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Forest project looks to protect ‘wee tree’ habitat

Picture: Donald Macleod

Picture: Donald Macleod

Conservationists in the Highlands are to unveil a plan to restore Scotland’s threatened native woodland and safeguard the survival of iconic wildlife.

The Trees for Life charity, which has overseen planting of more than a million trees as part of efforts to regenerate the Caledonian Forest, will today announce an expansion of its work that will focus on halting the decline of rare “wee trees” and endangered animals.

As part of an ambitious pledge to plant a further million indigenous trees by 2018, the charity will replant a 300-
hectare commercial forestry plantation of alien conifers with native woodland and undertake a pioneering “mire restoration” scheme. The projects are aimed at reinstating Scotland’s natural wilderness and preventing key species such as the pine marten, capercaillie and red squirrel from disappearing.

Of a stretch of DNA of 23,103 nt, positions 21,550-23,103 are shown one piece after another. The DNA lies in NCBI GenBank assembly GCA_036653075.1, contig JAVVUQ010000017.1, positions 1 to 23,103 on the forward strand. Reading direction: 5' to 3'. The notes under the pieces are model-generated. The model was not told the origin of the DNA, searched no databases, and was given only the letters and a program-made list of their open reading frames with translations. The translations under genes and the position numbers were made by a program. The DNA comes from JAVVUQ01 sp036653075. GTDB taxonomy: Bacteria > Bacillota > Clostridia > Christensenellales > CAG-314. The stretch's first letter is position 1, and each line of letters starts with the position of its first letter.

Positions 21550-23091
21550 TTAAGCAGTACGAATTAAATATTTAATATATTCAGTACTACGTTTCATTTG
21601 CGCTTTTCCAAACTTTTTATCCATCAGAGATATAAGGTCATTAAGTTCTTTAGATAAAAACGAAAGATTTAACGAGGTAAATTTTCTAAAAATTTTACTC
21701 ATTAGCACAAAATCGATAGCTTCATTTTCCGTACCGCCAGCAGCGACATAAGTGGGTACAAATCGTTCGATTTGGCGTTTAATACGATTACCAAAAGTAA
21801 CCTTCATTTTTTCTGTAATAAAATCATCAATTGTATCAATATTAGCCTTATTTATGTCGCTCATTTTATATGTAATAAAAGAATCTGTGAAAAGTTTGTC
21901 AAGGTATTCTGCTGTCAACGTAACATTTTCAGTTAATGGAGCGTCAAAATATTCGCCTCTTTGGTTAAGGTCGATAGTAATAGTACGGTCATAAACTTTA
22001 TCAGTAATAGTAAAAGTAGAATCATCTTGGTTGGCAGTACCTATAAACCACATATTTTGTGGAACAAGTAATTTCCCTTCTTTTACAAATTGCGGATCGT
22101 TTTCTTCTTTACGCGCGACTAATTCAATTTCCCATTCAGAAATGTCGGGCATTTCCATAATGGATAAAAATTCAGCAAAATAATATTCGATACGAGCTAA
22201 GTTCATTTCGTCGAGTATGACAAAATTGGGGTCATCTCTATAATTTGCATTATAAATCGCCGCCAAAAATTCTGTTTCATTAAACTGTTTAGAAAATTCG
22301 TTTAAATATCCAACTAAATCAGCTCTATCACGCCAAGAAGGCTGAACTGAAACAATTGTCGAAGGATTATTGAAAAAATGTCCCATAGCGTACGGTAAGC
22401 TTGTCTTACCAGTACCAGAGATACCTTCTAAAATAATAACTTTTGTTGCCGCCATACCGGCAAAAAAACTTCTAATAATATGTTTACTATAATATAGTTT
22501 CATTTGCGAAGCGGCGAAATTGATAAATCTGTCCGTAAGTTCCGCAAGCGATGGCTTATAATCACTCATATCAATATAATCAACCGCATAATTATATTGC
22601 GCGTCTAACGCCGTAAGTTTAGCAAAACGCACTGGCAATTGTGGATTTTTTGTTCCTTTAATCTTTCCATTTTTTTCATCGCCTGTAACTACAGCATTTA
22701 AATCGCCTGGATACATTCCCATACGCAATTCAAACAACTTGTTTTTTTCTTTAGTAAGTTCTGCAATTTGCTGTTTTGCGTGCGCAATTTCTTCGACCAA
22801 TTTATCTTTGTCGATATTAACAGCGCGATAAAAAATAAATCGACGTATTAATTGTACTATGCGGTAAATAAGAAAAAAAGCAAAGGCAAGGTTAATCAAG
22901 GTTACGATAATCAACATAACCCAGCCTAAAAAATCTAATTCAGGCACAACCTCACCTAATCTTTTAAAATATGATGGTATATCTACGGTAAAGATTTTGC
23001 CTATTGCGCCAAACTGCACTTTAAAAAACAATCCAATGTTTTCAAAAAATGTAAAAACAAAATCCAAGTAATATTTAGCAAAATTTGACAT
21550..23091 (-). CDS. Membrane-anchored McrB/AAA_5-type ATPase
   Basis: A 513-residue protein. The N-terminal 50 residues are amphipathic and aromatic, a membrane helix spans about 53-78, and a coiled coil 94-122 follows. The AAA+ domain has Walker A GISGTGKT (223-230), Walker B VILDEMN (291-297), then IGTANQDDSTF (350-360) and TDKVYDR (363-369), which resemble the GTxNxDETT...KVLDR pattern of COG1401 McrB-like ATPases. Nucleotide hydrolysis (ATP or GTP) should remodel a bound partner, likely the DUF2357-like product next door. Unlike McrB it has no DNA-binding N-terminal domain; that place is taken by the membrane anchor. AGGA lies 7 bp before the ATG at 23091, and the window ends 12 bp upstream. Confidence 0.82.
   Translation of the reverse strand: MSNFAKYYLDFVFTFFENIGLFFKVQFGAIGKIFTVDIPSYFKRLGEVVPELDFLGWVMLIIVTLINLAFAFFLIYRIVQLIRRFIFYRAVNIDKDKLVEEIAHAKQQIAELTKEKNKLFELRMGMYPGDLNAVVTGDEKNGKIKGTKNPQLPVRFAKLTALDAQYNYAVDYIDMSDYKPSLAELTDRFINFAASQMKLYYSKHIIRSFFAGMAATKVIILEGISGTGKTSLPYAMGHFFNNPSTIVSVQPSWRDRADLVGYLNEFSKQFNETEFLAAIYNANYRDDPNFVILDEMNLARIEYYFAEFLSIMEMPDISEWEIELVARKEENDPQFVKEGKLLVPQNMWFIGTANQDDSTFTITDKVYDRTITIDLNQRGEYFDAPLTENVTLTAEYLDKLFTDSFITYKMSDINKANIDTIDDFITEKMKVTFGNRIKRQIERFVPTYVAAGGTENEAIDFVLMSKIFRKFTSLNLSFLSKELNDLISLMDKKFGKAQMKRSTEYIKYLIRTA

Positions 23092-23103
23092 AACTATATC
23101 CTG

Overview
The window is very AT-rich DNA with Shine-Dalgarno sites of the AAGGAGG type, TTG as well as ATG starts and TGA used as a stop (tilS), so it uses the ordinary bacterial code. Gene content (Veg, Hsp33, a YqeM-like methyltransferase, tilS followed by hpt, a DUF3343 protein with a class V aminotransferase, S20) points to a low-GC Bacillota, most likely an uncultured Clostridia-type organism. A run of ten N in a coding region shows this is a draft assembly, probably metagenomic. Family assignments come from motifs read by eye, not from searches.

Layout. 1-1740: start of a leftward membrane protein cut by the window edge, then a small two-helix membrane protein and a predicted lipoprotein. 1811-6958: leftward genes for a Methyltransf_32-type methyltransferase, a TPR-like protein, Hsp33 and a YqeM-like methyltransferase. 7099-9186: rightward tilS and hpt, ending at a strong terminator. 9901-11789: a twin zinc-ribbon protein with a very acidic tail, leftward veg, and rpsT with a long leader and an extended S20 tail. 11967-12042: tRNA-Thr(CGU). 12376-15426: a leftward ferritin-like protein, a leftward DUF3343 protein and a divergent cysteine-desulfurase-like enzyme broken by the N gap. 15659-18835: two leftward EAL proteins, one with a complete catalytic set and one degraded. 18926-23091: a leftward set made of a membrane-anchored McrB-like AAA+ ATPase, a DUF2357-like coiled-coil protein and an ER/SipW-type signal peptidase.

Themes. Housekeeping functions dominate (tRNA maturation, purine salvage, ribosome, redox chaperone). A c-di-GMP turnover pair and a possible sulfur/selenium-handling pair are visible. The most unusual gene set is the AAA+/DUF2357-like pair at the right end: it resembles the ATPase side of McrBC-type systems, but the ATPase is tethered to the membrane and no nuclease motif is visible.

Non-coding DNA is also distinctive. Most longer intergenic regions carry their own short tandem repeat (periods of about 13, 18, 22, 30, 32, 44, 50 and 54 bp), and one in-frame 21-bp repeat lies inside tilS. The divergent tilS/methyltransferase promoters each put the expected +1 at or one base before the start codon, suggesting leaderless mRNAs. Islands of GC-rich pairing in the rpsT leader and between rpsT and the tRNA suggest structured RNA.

“Without urgent action, key parts of Scotland’s ancient Caledonian Forest could be lost 
forever, and forest-dependent wildlife such as the Scottish wildcat and capercaillie could become extinct in the UK,” said executive director Alan Watson Featherstone.

Scotland’s natural woodlands reached a critical point around 200 years ago, following extensive deforestation. With few trees remaining and new seedlings being destroyed by grazing deer and sheep, woods that once covered 1.5 million hectares of Scotland have been reduced to “geriatric” forests of old trees. Today less than 1 per cent of the former Caledonian Forest survives in 35 isolated patches, and conservationists fear the impact of global warming and deadly diseases could see the remainder being wiped out.

The Scots pine is ­crucial to the forest ecosystem by providing an important habitat for other species. Trees for Life is now extending the geographical range of its restoration beyond its flagship Dundreggan Conservation Estate, a biodiversity hotspot covering 1,000 square miles near Loch Ness, and is 
looking at regenerating derelict Caledonian pinewoods in other parts of the country.

One element will see a special area created to protect the dwarf birch, one of the nationally scarce “wee trees” that is set to feature in a broader plan to create a woodland link between Glen Affric and Glenmoriston. It’s hoped this new habitat will attract endangered birds including black grouse, ptarmigan and golden plover and rare insects such as the wood ant and strawberry spider.

 

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